'Grown-ish' Star Yara Shahidi Predicts 'Black Panther's' Impact on Future Filmmakers (Guest Column)

The film makes "me feel like I have permission to celebrate our diverse culture, while demonstrating to corporations and studios alike that our art is important and profitable," writes the 18-year-old actress.
Courtesy of Steve Granitz/WireImage/Getty Images
Yara Shahidi

I've been a Marvel comics fan since the age of 10, when I discovered that the world of the X-Men comics was an allegory of the Civil Rights and LGBTQ movements. And I was more than excited to see Black Panther — having had it marked on all of my calendars for months. Sitting with my family, in a theater of equally excited moviegoers, actors, musicians, professors, supporters and filmmakers — iconic in their own right — was surreal, as we collectively reveled in the black magic brought to life by Ryan Coogler.

To understand that a film like Black Panther is possible speaks to the bigger implication that we now have a movie that utilizes a predominately black cast securing the same press, the same funding, the same attention from the film studio, audiences and reporters alike left an impression on my soul. Films can unabashedly be about the black experiences and how these experiences are not niche but complex and worth living on a global stage. The subtext of the movie and its very title are derivative of the Black Power movement of the '60s. The visual symbolism of the Wakandan throne is an homage to Huey P. Newton, one of many references seeded in the film. Each female character embodies power in her own distinct way, and the female warriors, the Dora Milaje, are viewed as empowered humans, charged with the protection of Wakanda.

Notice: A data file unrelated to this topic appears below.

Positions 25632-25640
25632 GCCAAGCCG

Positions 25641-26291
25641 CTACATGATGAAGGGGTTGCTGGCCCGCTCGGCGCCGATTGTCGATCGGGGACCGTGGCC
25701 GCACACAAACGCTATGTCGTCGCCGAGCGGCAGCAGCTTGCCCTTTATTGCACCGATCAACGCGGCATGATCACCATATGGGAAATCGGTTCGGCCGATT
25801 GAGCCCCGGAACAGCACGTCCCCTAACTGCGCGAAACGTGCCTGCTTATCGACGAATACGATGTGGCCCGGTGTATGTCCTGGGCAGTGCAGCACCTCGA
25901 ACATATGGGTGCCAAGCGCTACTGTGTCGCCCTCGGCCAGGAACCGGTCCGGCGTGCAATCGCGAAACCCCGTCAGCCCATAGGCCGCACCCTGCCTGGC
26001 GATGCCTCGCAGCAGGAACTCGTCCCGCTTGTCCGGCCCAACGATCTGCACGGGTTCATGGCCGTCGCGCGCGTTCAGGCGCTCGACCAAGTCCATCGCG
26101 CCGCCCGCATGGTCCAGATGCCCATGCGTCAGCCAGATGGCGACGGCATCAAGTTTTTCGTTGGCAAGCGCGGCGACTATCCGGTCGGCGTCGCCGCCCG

Superheroes, because of the history of a white aesthetic, have been very homogeneous — and with the creation of the world of Wakanda, a certain feeling washed over me, searching and finding the superhero in me. Black Panther is breaking barriers as a movie and as a cultural moment; making me feel like I have permission to celebrate our diverse culture, while demonstrating to corporations and studios alike that our art is important and profitable. The success of this movie is undeniable, and I'm so fortunate that my younger brothers and I are growing up in the era of Black Panther — an era in which our blackness is not only being normalized but honored.

This story first appeared in the Feb. 14 issue of The Hollywood Reporter magazine. To receive the magazine, click here to subscribe.